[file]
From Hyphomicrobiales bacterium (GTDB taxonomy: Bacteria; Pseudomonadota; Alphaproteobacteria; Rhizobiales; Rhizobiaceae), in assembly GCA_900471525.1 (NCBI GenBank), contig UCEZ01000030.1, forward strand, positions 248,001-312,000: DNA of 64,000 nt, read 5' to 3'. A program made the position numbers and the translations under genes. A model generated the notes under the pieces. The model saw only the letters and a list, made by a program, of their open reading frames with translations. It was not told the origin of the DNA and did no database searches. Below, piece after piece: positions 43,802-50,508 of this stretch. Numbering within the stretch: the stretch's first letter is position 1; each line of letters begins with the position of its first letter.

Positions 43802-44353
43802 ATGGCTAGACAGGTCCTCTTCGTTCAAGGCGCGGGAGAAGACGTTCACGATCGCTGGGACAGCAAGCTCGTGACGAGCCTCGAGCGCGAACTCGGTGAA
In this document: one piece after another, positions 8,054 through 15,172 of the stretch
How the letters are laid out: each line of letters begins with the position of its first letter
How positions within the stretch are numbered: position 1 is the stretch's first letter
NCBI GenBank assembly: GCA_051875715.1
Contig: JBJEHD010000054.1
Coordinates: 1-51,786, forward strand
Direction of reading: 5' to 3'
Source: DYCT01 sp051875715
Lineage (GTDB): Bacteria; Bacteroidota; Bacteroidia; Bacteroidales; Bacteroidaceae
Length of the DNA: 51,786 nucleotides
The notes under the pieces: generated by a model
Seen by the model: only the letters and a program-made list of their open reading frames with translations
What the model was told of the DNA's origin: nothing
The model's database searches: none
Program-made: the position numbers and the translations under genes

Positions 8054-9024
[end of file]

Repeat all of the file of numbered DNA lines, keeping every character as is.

From Hyphomicrobiales bacterium (GTDB taxonomy: Bacteria; Pseudomonadota; Alphaproteobacteria; Rhizobiales; Rhizobiaceae), in assembly GCA_900471525.1 (NCBI GenBank), contig UCEZ01000030.1, forward strand, positions 248,001-312,000: DNA of 64,000 nt, read 5' to 3'. A program made the position numbers and the translations under genes. A model generated the notes under the pieces. The model saw only the letters and a list, made by a program, of their open reading frames with translations. It was not told the origin of the DNA and did no database searches. Below, piece after piece: positions 43,802-50,508 of this stretch. Numbering within the stretch: the stretch's first letter is position 1; each line of letters begins with the position of its first letter.

Positions 43802-44353
43802 ATGGCTAGACAGGTCCTCTTCGTTCAAGGCGCGGGAGAAGACGTTCACGATCGCTGGGACAGCAAGCTCGTGACGAGCCTCGAGCGCGAACTCGGTGAA
In this document: one piece after another, positions 8,054 through 15,172 of the stretch
How the letters are laid out: each line of letters begins with the position of its first letter
How positions within the stretch are numbered: position 1 is the stretch's first letter
NCBI GenBank assembly: GCA_051875715.1
Contig: JBJEHD010000054.1
Coordinates: 1-51,786, forward strand
Direction of reading: 5' to 3'
Source: DYCT01 sp051875715
Lineage (GTDB): Bacteria; Bacteroidota; Bacteroidia; Bacteroidales; Bacteroidaceae
Length of the DNA: 51,786 nucleotides
The notes under the pieces: generated by a model
Seen by the model: only the letters and a program-made list of their open reading frames with translations
What the model was told of the DNA's origin: nothing
The model's database searches: none
Program-made: the position numbers and the translations under genes

Positions 8054-9024